I get what she was trying to communicate. There are times when I wish I could hit the cancel button on an emotion, too. Although she was working to learn different coping strategies, the emotions were still impacting her in ways she did not like. She was feeling uncomfortable and wanted it to stop. Canceling makes that easy, and I started to wonder if the familiarity and ease of canceling was making the uncomfortable emotions she was experiencing even worse. The problem was that as much as she tried, her emotions could not be canceled.
We are created to be thinking and feeling beings. Emotions are part of the human experience. I strongly believe God created emotions for a specific purpose. Sometimes emotions show up at an inopportune time, but they always have a purpose. Emotions are signals to help us recognize what is happening around us; they are meant to connect us to our experiences or to other people. Emotions serve to alert us to things happening in life that require our attention. They motivate our behaviors and at times even protect us. Essentially, the emotion is the messenger to let you know that something is going on in your mind that needs attention. And because of these things, emotions CANNOT be canceled.
There is a reason why you feel the way that you do. Ignoring or suppressing (AKA canceling or cutting off) the emotion means that the emotion is not able to fulfill its purpose. Getting rid of uncomfortable emotions means diminishing our ability to feel other emotions like joy and peace. Sure, there are times when ignoring temporarily seems to make the emotion go away or lessen in intensity, but usually, it gets worse. That ignored emotion is more likely to seep out in other places where you might not want it to show up, and it is also likely that it is more intense.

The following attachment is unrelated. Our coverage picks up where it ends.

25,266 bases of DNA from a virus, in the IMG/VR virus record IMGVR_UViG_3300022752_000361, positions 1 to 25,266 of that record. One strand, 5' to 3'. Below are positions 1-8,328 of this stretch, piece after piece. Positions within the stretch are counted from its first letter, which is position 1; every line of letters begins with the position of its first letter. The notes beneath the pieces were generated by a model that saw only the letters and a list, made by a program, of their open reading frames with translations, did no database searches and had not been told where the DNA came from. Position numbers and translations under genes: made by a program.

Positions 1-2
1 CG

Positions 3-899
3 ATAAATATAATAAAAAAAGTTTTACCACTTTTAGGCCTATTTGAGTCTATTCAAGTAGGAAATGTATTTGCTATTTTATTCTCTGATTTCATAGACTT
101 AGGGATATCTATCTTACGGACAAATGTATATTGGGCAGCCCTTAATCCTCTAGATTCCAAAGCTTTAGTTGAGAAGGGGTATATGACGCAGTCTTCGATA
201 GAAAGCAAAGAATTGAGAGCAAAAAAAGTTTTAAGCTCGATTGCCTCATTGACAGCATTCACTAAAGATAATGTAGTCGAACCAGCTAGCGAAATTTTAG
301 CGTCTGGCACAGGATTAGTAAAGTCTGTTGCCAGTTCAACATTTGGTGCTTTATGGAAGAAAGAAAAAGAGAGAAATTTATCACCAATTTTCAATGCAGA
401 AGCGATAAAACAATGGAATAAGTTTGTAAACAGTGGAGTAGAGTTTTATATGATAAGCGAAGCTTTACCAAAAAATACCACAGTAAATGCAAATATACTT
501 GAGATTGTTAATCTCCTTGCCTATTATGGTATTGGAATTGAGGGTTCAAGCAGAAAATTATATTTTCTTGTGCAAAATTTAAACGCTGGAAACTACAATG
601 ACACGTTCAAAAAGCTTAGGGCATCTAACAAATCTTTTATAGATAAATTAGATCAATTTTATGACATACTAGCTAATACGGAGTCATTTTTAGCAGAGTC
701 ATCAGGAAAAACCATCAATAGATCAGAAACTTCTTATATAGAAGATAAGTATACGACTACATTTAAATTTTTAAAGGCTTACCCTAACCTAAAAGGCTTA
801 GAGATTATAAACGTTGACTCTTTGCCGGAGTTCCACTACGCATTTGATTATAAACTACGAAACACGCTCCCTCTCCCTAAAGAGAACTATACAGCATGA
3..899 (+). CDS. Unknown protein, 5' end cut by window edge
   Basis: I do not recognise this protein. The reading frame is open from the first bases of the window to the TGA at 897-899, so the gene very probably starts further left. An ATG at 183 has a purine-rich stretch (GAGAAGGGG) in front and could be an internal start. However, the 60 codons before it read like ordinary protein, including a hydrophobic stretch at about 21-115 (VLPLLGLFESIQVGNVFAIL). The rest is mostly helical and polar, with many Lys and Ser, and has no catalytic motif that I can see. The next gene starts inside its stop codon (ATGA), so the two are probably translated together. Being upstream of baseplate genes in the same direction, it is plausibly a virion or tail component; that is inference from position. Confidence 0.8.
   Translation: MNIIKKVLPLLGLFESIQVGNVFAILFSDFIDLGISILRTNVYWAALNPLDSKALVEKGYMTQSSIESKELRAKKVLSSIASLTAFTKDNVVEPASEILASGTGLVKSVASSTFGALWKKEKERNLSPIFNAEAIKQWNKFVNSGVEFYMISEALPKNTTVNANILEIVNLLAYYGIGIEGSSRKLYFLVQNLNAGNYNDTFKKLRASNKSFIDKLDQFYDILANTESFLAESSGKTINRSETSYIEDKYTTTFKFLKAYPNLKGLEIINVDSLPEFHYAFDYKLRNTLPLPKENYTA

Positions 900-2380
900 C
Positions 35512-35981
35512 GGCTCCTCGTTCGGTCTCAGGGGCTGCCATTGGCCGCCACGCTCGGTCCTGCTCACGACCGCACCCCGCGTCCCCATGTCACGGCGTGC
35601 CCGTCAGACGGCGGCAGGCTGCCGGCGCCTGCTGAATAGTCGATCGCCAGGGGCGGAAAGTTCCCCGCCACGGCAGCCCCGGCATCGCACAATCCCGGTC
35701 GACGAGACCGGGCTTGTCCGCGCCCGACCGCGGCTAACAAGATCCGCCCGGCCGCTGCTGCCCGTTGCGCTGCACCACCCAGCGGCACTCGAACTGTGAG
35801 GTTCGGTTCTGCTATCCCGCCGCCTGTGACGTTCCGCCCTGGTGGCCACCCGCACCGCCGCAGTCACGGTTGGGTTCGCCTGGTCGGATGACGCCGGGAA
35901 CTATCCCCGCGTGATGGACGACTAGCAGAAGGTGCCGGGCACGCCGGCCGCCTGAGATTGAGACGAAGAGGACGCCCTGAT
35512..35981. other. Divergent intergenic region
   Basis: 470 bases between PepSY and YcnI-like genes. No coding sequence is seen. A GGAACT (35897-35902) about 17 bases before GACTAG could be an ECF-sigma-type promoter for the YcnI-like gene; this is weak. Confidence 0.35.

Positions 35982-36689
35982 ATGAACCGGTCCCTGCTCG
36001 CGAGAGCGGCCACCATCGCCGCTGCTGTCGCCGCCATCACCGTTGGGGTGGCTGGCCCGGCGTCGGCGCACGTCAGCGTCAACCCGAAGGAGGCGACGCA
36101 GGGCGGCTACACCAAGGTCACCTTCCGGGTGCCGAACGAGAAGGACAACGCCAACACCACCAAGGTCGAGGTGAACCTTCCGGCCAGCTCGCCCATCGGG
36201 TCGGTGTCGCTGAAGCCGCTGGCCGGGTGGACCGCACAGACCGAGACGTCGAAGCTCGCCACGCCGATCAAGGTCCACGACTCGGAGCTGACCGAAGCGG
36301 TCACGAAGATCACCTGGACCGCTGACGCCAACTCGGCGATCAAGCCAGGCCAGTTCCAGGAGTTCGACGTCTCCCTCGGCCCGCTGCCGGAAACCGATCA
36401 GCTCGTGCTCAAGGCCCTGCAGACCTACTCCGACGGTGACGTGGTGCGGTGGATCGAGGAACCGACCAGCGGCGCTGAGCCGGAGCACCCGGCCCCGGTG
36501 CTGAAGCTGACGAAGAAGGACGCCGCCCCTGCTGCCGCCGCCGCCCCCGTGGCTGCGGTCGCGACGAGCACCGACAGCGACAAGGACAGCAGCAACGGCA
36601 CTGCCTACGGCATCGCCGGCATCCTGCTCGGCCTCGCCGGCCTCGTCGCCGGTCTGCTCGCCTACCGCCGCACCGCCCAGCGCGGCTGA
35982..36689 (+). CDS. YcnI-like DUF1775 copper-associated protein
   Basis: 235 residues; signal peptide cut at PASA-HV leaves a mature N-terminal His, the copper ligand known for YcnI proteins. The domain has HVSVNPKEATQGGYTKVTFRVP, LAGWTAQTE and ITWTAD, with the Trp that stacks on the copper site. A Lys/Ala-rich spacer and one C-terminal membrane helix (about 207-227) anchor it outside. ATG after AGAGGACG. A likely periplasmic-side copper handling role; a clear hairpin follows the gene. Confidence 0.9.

So then, if we cannot cancel emotions, we need to figure out a different strategy for coping. The way out of an emotion is through the emotion. Allow me to briefly share four steps to allow emotions to fulfill their purpose.
The first step is recognizing when an emotion is present. Notice physical sensations or changes in your body that might be signaling that you feel something. Did your breathing speed up or become heavier? Does your chest suddenly feel tight? Do you suddenly feel nauseous? Know what your body feels like at peace and pay attention to any changes that you notice that would indicate a shift in emotions. Bodies often communicate that a feeling is present, and you need to be able to recognize that you are feeling something before you can do anything about it.